Bluebird opens cell and gene therapy plant in North Carolina
- Massachusetts-based Bluebird bio has opened its first wholly owned manufacturing facility. Located in Durham, North Carolina, the 125,000-square-foot plant will produce clinical and commercial supplies of lentiviral vector for the company's investigational gene and cell therapies.
- The plant holds a number of manufacturing suites, as well as warehouse and quality control testing laboratories. It already employs around 50 people — including scientists, engineers, and manufacturing and operations personnel — but Bluebird expects headcount to grow to around 70 by the end of 2019.
- While the facility isn't finished, Bluebird said construction is "substantially complete" and the process of qualifying equipment is underway. The biotech first purchased the facility in November 2017, and estimates it will have spent $80 million getting the site ready for lentiviral vector production once completed.
The initial focus of the Bluebird's new plant will be creating lentiviral vector for the CAR-T cell therapies bb2121 and bb21217, which are being developed in collaboration with Celgene for the treatment of multiple myeloma.
In a statement, Bluebird said the facility could in the future expand in size and scope — potentially to manufacture its LentiGlobin gene therapy, which is in Phase 3 development for the treatment of transfusion-dependent beta-thalassemia and Phase 1/2 testing for the treatment of severe sickle cell disease.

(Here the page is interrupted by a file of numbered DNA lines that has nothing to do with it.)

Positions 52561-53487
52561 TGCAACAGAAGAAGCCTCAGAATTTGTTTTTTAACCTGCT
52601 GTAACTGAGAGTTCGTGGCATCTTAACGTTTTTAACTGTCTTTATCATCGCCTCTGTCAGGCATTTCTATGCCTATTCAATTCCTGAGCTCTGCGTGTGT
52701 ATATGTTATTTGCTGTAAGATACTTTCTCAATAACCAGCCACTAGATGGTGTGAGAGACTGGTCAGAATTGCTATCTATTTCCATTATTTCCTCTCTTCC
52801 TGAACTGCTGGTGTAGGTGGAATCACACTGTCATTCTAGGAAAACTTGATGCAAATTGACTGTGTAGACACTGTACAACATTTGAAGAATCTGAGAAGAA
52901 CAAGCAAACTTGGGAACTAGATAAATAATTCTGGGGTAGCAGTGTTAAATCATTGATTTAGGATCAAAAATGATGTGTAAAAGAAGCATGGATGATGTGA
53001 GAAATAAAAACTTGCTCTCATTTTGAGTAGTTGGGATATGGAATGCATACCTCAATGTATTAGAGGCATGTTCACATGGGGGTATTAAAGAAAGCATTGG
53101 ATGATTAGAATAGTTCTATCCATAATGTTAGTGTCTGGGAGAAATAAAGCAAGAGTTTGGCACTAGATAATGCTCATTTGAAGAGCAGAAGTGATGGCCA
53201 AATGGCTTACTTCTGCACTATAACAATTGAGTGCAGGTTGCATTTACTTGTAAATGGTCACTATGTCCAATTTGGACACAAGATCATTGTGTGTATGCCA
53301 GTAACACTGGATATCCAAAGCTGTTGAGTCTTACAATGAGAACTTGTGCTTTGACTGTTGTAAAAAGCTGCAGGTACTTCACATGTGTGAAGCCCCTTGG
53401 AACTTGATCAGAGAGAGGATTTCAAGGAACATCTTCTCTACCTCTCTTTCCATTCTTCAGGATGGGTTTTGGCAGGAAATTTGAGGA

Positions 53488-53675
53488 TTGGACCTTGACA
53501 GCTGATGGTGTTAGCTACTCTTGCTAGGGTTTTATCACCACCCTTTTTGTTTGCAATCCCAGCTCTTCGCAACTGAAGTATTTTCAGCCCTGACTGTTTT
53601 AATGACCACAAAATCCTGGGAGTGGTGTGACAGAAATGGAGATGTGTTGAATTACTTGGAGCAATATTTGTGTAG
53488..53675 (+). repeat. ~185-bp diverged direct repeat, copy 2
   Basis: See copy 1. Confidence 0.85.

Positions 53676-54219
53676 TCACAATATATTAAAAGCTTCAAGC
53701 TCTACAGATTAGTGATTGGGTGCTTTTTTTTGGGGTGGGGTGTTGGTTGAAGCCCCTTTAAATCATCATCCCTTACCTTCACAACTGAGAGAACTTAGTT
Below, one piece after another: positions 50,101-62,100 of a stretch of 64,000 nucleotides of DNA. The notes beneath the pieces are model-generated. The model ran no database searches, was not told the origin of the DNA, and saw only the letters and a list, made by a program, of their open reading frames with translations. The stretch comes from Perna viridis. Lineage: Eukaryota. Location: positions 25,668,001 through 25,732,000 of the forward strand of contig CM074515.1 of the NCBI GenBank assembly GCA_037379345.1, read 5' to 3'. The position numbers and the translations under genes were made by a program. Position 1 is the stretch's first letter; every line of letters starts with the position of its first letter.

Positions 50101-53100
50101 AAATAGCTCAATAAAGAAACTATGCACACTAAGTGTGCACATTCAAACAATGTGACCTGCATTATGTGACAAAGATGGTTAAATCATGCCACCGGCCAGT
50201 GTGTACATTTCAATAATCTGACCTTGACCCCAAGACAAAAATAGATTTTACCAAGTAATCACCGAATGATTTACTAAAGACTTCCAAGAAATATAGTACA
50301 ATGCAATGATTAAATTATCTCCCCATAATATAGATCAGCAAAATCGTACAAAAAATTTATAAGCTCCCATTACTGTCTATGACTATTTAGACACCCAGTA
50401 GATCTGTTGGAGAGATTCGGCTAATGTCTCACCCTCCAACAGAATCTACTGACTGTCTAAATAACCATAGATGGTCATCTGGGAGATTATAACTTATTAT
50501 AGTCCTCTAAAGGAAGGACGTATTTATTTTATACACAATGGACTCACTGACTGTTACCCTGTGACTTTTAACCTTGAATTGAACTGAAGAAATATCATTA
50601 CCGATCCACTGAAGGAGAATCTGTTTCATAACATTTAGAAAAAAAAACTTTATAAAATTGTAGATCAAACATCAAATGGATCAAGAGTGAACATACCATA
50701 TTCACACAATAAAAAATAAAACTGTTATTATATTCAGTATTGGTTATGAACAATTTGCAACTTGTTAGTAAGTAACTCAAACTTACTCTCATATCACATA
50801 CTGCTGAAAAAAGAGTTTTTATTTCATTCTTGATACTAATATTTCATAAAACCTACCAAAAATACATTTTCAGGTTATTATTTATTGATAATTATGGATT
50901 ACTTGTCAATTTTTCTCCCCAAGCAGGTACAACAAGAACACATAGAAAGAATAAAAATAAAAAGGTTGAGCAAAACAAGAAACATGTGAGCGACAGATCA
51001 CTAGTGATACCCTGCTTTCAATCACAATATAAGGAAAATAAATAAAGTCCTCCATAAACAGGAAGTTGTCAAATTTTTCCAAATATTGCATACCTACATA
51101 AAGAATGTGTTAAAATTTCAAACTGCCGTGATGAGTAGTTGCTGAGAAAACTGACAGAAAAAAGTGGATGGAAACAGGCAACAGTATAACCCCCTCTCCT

The facility came under Bluebird's ownership in late 2017 following an $11.5 million deal with an undisclosed seller. Although it is now open, Bluebird doesn't see the plant producing any lentiviral vector until 2021, according to its most recent annual report.
Until the plant is up and running, Bluebird will continue to rely on its contract development and manufacturing partners across Europe and the U.S. Those partners are Brammer Bio, Novasep and a MilliporeSigma subsidiary.
Lonza and Apceth Biopharma also work with Bluebird on drug product for Lenti-D and LentiGlobin.
The LentiGlobin gene therapy is pending European approval, which could happen soon. As of late February, MilliporeSigma's subsidiary and Apceth were sole manufacturers of the lentiviral vectors and drug product supporting a commercial launch of LentiGlobin in Europe for transfusion-dependent beta-thalassemia.
One of Bluebird's CDMO partners, Brammer Bio, has just been acquired by Thermo Fisher Scientific for $1.7 billion, a deal principally motivated by Brammer's expertise in making viral vectors.
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